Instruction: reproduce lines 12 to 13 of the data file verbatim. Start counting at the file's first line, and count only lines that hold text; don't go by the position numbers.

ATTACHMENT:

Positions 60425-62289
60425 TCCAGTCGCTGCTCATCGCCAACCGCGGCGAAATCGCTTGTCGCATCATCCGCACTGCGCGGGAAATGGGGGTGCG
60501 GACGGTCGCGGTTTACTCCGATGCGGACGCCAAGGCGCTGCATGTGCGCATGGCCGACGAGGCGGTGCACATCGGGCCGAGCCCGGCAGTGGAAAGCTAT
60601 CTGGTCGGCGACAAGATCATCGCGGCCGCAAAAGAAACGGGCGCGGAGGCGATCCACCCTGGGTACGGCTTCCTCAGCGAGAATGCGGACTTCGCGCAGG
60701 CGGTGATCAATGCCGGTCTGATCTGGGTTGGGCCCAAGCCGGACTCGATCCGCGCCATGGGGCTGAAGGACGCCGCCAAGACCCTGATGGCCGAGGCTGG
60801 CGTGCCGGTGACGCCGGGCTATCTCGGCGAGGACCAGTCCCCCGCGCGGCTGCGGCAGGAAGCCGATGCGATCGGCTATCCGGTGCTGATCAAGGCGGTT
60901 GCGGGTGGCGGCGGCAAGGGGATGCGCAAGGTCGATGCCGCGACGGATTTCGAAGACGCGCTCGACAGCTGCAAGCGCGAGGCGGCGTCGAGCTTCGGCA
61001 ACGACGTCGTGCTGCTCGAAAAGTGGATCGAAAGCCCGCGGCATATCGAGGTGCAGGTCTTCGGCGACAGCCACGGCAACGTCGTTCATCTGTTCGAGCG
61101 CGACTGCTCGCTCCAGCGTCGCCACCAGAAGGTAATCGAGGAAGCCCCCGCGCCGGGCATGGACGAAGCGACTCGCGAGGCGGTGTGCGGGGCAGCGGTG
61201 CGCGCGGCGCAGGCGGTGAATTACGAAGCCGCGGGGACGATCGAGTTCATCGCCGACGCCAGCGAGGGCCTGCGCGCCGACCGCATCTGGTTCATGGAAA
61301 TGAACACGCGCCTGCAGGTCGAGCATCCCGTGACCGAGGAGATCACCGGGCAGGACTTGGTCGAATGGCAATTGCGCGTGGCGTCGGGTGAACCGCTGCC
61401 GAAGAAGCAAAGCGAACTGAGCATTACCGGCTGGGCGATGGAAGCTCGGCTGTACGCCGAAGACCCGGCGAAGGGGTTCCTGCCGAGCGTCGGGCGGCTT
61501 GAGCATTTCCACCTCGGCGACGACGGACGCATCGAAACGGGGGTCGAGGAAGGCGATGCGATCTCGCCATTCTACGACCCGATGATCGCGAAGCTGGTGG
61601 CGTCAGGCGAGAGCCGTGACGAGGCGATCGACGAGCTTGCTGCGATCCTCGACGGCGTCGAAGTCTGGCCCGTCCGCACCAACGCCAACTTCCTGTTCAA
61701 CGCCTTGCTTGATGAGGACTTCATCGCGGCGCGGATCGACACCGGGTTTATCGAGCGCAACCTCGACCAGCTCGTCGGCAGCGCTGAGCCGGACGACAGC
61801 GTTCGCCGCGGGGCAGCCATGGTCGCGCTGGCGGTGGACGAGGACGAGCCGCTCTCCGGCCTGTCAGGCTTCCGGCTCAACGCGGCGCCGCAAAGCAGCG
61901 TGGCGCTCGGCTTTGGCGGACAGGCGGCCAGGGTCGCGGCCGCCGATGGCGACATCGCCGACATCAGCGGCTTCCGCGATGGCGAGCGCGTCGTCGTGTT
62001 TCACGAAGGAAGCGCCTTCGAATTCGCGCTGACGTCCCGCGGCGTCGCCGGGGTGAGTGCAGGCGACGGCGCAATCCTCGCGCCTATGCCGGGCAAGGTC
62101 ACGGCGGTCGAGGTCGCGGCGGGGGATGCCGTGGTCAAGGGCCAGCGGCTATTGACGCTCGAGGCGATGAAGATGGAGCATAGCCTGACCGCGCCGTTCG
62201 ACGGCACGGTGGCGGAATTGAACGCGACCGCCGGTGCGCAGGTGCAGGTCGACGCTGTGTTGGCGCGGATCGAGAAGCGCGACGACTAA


61401 GAAGAAGCAAAGCGAACTGAGCATTACCGGCTGGGCGATGGAAGCTCGGCTGTACGCCGAAGACCCGGCGAAGGGGTTCCTGCCGAGCGTCGGGCGGCTT
61501 GAGCATTTCCACCTCGGCGACGACGGACGCATCGAAACGGGGGTCGAGGAAGGCGATGCGATCTCGCCATTCTACGACCCGATGATCGCGAAGCTGGTGG